There can be many reasons for making an Ampersand model. Just a few examples are:
You want to study the conceptual structure of something, to gain a better understanding or to acquire the jargon of a topic. Business analysts do it when starting on a new assignment. In a new environment with new people, unknown habits and a lot of catching up to do, they pick some documentation, courseware, legislature or other jargon-laden documentation and make an Ampersand model. Making sense of piles of new material goes much faster if you try to make an Ampersand model on the side.
You want to design persistent store (a database) for use in an application. You make a model of the data, the rules and make one service for every service your store provides.
You want to detect flaws in an architecture. Make an ampersand model of that architecture, and model every rule you want checked. Populate your model with data from the real architecture, and you can measure every flaw as it occurs.
Your build-team wants clear working instructions, but there is no time to make a functional specification. You make your Ampersand model and derive the work instructions from the functional specification and the prototype that you have made.
You need correct software. Develop your software in Ampersand and use the rules to establish correctness.
Your assignment is to cleanse a polluted database. Try to find the rules that define what clean data is, and run your data through Ampersand.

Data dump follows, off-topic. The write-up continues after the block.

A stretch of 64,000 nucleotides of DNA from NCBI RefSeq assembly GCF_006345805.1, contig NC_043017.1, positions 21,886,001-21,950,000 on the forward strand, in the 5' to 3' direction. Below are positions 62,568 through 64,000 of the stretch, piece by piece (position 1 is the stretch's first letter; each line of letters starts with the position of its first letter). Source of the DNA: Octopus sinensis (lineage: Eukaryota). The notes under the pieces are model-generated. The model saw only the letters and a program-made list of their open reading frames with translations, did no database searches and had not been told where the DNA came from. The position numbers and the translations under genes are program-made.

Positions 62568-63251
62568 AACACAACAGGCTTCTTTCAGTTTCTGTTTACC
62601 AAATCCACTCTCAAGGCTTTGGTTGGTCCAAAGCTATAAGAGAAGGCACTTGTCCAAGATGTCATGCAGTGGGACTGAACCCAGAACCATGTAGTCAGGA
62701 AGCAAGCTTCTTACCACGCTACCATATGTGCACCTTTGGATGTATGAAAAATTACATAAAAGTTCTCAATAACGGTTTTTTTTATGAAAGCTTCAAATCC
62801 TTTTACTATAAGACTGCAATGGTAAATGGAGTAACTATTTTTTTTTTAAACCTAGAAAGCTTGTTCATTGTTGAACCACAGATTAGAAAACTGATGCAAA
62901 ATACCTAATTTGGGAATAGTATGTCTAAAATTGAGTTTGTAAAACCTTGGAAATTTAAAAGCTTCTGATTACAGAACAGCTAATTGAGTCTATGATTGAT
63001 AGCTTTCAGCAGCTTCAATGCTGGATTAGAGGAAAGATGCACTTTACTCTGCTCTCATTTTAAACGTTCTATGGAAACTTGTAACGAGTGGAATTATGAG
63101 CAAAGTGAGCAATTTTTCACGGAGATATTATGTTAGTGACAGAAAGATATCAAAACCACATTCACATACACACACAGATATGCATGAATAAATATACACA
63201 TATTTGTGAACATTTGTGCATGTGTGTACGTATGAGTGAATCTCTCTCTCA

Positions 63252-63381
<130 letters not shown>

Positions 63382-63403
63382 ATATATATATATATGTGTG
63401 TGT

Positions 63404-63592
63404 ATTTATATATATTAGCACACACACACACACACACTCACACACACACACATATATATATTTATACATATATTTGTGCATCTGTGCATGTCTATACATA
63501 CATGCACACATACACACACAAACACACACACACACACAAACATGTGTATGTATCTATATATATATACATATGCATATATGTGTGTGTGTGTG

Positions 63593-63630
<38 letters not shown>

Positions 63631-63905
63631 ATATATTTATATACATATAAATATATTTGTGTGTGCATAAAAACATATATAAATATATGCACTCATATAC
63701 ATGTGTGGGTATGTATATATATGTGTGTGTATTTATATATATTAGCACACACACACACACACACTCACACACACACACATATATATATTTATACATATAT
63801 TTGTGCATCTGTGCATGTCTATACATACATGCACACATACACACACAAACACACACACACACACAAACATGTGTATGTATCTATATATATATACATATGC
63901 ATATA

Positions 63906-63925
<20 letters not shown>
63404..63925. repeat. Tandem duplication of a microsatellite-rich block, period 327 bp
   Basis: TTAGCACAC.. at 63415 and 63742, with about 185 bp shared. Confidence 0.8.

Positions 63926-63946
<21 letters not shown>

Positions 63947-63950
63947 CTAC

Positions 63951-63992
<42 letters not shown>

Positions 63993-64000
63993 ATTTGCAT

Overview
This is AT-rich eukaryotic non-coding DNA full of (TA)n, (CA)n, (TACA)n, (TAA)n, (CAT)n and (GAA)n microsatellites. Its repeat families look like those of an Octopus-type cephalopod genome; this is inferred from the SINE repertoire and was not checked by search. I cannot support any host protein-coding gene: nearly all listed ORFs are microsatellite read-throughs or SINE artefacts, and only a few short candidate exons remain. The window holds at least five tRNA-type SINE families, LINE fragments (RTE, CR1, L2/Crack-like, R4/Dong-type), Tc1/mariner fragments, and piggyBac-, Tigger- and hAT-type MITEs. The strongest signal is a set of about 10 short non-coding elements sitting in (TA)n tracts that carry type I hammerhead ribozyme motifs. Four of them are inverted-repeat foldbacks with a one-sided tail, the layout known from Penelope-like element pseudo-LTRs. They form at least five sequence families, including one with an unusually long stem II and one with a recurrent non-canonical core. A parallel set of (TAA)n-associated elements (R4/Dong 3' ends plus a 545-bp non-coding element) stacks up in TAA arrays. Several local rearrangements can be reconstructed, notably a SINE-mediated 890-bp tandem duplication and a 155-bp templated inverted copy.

This chapter about modeling discusses different ways of using Ampersand. Each section serves a different purpose (e.g. how to make a data model, how to make a legal analysis, etc.), using the same tool (Ampersand). These sections can be used as study material.
The ways of using Ampersand are not exhaustive. There are most certainly other reasons for making an Ampersand model, because a good conceptual analysis precedes practically every problem that is worth solving.
An information system is modeled by designing every subsystem separately.
To specify an information system, take the following steps: 1. Agreement on the domain language; 2. Agreement on rules; 3. Validate rules; 4. Define services.
An ampersand model describes the rules, relations and concepts that define a business system. Using this specification, a software system can be built that can hold structured information as a set of facts. Based on the rules, the set of facts can be checked automatically to detect violations of rules.
In an Ampersand model, services can be defined too, enabling the definition of changes to the set of facts.